Sen. Dianne FeinsteinDianne FeinsteinJustice requires higher standard than Sessions Senate to vote Friday on Trump's defense picks Senate seeks deal on Trump nominees MORE (D-Calif.), chairwoman of the Senate Intelligence Committee, said Monday that someone at the White House was responsible for the recent leaks of classified information.
“I think the White House has to understand that some of this is coming from their ranks,” Feinstein said in an address at the World Affairs Council, The Associated Press first reported.
Feinstein said she was certain that President Obama had not disclosed any of the classified intelligence, but believed others in the administration were responsible.
Last month, reports in the press detailing a U.S. cyberattack against Iran and an administration terrorist “kill list” provoked outrage on Capitol Hill and led to bipartisan calls for an investigation into the disclosures.
Senior Obama campaign adviser David Axelrod has denied that the leaks came from sources in the White House.
"The authors of all of this work have said that the White House was not the source of this information. I can't say that there weren't leaks. There were obvious leaks, but they weren't from the White House," he said in an interview with ABC in early June.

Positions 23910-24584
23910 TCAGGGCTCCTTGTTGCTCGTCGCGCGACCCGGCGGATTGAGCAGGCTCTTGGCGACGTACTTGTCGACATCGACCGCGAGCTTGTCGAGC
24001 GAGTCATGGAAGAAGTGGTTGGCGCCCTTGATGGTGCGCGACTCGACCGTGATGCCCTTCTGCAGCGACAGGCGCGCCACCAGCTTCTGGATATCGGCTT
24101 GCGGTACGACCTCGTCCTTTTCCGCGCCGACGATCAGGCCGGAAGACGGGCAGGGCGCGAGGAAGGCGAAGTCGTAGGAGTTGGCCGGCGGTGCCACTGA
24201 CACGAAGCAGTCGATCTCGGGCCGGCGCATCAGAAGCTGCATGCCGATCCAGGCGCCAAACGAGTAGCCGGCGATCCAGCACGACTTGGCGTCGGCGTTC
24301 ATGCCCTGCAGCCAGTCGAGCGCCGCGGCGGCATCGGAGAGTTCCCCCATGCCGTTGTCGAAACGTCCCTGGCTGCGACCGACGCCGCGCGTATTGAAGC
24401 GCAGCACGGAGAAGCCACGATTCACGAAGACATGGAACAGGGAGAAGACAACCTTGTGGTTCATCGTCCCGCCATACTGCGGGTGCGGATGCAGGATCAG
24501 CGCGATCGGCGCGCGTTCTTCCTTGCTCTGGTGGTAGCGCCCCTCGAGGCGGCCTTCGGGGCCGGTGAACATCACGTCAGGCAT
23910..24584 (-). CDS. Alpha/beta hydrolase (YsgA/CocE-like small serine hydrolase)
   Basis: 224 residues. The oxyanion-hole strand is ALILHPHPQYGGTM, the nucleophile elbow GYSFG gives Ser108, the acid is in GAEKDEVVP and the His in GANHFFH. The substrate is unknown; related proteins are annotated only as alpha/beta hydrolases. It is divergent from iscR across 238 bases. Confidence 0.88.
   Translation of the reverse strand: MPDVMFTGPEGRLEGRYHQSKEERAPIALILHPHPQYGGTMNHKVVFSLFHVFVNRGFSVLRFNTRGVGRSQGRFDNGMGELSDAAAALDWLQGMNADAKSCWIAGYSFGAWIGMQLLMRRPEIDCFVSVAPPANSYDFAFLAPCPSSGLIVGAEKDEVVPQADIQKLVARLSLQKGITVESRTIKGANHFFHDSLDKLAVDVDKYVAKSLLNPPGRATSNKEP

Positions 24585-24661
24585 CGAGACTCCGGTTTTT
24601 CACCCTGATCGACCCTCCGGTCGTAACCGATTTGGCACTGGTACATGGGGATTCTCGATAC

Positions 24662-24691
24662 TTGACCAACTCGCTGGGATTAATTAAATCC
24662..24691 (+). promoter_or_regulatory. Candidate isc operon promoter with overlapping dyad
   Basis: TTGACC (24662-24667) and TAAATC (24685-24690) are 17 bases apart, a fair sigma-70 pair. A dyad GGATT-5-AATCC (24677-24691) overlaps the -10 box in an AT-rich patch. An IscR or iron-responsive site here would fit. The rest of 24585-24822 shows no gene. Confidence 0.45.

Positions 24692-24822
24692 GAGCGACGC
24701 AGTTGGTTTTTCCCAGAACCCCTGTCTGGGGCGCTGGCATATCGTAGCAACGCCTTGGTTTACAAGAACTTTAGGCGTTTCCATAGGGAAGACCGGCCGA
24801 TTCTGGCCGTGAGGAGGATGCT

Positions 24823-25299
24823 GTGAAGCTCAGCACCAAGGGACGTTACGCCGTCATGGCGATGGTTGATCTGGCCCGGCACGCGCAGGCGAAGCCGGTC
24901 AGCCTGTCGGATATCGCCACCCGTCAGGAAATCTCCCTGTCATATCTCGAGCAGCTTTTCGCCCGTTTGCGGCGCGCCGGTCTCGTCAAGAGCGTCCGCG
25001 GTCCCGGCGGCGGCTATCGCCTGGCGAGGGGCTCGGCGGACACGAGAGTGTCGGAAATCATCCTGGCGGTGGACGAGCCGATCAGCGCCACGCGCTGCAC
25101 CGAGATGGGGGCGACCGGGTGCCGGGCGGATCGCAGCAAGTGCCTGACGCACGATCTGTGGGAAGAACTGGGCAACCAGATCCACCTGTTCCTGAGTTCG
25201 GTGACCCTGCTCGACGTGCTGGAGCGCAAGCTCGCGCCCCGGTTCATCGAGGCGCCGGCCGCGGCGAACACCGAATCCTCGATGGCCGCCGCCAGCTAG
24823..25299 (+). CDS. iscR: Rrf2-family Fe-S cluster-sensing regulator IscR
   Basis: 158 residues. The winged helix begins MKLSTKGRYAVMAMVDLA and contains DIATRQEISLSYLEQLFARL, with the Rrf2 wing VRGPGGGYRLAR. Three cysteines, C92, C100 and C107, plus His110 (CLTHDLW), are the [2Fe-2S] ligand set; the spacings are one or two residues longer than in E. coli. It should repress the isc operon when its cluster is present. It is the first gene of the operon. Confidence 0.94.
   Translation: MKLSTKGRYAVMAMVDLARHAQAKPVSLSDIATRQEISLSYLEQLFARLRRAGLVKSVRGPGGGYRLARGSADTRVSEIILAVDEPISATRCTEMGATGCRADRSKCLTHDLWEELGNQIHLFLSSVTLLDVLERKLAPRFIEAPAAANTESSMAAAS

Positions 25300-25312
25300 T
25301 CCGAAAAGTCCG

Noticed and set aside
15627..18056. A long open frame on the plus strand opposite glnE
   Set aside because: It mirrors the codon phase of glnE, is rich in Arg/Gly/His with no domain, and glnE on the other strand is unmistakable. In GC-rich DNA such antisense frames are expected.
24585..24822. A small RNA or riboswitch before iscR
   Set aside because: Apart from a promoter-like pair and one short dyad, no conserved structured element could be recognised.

Attorney General Eric HolderEric H. HolderTrust Women opposes Sen. Session's nomination Former AG launches redistricting effort to help Dems reclaim power The racism inquisition over Jeff Sessions MORE has appointed two U.S. attorneys to probe the leaks, but Republicans have continued calling for a special counsel, suggesting that the disclosures were made to aid the president politically.
Feinstein and other Democrats, though, have backed the DOJ investigation and maintain it will be fair and independent.
Director of National Intelligence James Clapper responded quickly to the congressional backlash, announcing last month that he would institute new steps to cut down on future leaks, including polygraph questions asking if employees leaked information to media members and a review of policies governing contacts between the press and members of the intelligence community.
Lawmakers have vowed to draft laws of their own to address the problem if they are unsatisfied with the response from the administration.
Reports said last week Secretary of Defense Leon Panetta and Joint Chiefs Chairman Gen. Martin Dempsey testified before the House Armed Services Committee in a closed-door hearing.
Committee Chairman Buck McKeon (R-Calif.) said after the session that he was “pretty secure” that the leaks had not originated at the Defense Department.